We left off in the second week of September 1943 with Batswana HAA gunners amongst the British X Corps artillery that was valiantly holding off the German 10th Army’s armoured assault of the allied 5th Army’s landing at Salerno, Italy.
With their barrels depressed for field firing, the Batswana were completely vulnerable to aerial strafing. Fortunately, additional light anti-aircraft batteries were rushed into their sector to provide much needed support. On the morning of September 13, it appeared that the gun line would be overrun, but by the evening of the 14th the Germans were finally forced to pull back.
On September 18, the 5th Army was able to link up with the 8th Army, which by then included some 3,000 additional Batswana combatants brought over from North Africa. The immediate prospect of defeat had been averted but the battle was not over.
In the days that followed the Batswana HAA batteries helped provide artillery cover for the 5th Army’s advance on the major Italian port city of Naples. As part of the frontline they were thus engaged in the final, fierce stages of the heavy fighting at Chiunzi Pass, otherwise known as “88 Junction” for the number of troops cut down by the notorious German .88 flak guns.
In the shadow of the famous Mount Vesuvius volcano, the pass had been taken by US Special Forces of the 3rd and 4th Ranger Battalions at the beginning of the Salerno campaign. But in the context of the near disaster at the beach head, they had subsequently found themselves cut off behind enemy lines for eighteen days.
As part of the relief column, the Batswana gunners were amongst those who took causalities in the face of a constant barrage from German mortars, flak guns and armour.
For its part the Germans 10th Army continued to put up a stout resistance, taking advantage of the mountainous terrain to once more initially stall the advance of their opponents.
The tide of the battle began to shift on September 27, 1943 when the people of Naples rose up in a popular uprising that over the next four days largely liberated their city from the German occupiers; an important milestone in the emergence of the Italian Anti-Fascist Resistance as a significant force in the unfolding struggle.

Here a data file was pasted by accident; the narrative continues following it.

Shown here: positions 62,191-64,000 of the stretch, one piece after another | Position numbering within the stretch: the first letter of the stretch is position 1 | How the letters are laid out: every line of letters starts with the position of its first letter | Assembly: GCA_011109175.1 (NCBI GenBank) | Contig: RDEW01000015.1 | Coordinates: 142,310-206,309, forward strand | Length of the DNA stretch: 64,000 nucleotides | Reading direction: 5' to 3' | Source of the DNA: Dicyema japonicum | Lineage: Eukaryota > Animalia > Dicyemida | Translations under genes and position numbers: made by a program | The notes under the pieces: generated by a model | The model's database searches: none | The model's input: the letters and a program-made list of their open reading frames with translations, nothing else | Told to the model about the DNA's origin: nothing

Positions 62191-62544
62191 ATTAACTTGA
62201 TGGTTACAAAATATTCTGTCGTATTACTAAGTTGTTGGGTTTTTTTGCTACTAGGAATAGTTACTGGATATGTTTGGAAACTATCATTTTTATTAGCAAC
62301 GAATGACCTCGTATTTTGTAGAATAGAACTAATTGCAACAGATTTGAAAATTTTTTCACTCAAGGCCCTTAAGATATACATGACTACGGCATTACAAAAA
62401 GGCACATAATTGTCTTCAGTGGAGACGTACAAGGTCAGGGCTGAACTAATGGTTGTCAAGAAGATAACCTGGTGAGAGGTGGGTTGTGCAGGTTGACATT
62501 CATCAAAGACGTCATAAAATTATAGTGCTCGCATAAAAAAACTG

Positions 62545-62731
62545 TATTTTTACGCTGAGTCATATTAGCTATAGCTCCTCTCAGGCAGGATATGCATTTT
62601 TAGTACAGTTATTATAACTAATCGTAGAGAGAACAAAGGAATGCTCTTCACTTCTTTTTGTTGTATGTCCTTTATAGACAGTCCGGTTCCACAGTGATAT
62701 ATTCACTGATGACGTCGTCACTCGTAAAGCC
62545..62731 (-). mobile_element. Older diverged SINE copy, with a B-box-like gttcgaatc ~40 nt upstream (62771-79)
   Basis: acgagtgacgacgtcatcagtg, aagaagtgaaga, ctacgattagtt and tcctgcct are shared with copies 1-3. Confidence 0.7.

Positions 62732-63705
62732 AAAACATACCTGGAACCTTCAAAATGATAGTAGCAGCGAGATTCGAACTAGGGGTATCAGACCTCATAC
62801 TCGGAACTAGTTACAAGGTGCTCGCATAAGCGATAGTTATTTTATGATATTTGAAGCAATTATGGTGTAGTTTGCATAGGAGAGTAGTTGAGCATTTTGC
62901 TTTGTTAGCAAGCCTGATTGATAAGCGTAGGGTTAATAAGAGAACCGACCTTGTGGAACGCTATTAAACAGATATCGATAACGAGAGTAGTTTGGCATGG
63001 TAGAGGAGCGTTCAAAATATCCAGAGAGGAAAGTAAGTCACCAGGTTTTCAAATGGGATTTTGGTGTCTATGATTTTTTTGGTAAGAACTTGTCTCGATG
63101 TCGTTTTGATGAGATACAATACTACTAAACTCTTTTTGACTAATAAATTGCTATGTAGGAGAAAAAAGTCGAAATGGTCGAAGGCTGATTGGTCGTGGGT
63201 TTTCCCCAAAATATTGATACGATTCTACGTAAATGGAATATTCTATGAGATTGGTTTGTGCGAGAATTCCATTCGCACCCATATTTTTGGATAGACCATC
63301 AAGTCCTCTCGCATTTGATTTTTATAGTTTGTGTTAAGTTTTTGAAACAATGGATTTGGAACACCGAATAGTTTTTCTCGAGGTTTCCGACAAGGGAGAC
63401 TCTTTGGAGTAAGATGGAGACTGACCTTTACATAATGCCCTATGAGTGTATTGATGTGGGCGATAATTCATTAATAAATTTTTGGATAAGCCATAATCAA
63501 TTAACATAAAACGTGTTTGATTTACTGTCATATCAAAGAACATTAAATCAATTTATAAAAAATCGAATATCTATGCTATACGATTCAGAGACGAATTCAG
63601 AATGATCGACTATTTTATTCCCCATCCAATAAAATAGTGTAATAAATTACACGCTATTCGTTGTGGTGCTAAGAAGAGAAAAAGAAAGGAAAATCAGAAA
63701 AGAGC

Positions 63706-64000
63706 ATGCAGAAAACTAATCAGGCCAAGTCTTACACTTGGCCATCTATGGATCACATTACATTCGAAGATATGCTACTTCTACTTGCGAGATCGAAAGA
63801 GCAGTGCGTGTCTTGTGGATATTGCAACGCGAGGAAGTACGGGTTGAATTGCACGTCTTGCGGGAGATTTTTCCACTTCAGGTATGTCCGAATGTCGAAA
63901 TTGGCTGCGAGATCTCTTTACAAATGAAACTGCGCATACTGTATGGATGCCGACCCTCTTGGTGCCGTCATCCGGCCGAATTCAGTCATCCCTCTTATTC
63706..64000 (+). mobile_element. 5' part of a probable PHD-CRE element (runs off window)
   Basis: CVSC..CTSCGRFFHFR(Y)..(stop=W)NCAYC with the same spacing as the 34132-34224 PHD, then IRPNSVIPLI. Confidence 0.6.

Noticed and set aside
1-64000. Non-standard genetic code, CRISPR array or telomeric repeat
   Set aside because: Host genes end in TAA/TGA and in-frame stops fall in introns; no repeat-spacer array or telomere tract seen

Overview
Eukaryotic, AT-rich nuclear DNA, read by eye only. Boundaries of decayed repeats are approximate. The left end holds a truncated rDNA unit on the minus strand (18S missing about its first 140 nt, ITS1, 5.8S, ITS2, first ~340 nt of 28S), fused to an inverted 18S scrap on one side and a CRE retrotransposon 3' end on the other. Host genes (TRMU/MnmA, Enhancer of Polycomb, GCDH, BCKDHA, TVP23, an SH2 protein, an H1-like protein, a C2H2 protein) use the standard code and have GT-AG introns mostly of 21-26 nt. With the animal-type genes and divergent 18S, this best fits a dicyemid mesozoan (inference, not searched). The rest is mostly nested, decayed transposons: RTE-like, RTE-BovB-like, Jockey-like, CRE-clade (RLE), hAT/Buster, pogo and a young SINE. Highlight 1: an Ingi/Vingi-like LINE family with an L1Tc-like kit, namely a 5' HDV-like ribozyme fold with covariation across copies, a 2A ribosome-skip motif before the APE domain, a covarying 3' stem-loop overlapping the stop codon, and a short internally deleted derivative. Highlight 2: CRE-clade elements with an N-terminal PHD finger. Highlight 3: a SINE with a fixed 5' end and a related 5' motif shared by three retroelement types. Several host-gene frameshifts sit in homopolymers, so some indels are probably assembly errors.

Finding their position now untenable the Germans concentrated on destroying the harbour’s infrastructure before finally evacuating the city on October 1.
The 10th Army was, however, able to quickly redeploy; forming what became known as the defensive “Volturno Line” that by then ran across Italy from Castle Volturno on the west coast to the Adriatic port of Bari on the east coast. The
After securing Naples, the 5th Army advanced to the Volturno River where it challenged the Germans for control of the strategic bridges at Capua, Grazzianise and Cancello. In this battle the “Becs” of the 87th artillery helped secure the skies with their mobile 3.7 guns, while other Batswana amongst the “Desert Rats” of the 7th armoured division carried out field firing for the advancing infantry.
On October 19, 1943 the Volturno Line was broken, but the Germans continued to inflict heavy casualties on the various allied forces now arrayed against them, while falling back to their more heavily fortified “Gustav Line”. In this further advance the Batswana gunners were once more ordered to revert to field firing on German panzer (tank) units in the hills around the Gulf of Gaeta.
Thereafter, a Luftwaffe attack on Batswana gunners resulted in the downing of six German planes around the small coastal town of Mondragone. Former APC Pioneer Corp Major R.A.R. Bent later wrote:
“The fine work of the regiment from Salerno to the Garigliano approaches had earned its Colonel the D.S.O. [Distinguished Service Order], and the honour of one was the honour of all.
The spirit of the Bangwato gunners during these months of battle is hard to describe; it was sufficient to say that they were on top of the world, serving and firing great guns which were of no mean account in forcing the enemy from one position to another. No effort was too much for them, nor could anything terrify them: the African gunners’ dream of firing in the field had been fulfilled.”
Meanwhile, at Bari, the Batswana of 1979 APC Smoke Company also distinguished itself during a massive evening Luftwaffe raid. The enemy had hit an ammunition ship close to a 24-man Batswana platoon, which began to burn out of control.
Aware of the danger the Batswana held their ground. When the explosion occurred five were killed and another seven critically wounded. One of the wounded was miraculously rescued floating unconscious out to sea with a head wound. He had been given up for dead when he returned to his unit fourteen days later.
During the raid the dozen survivors struggled to maintain the screen surrounded by fire and death. For personal heroism in rallying his men following the explosion Corporal Chitu Bakombi was awarded the British Empire Medal.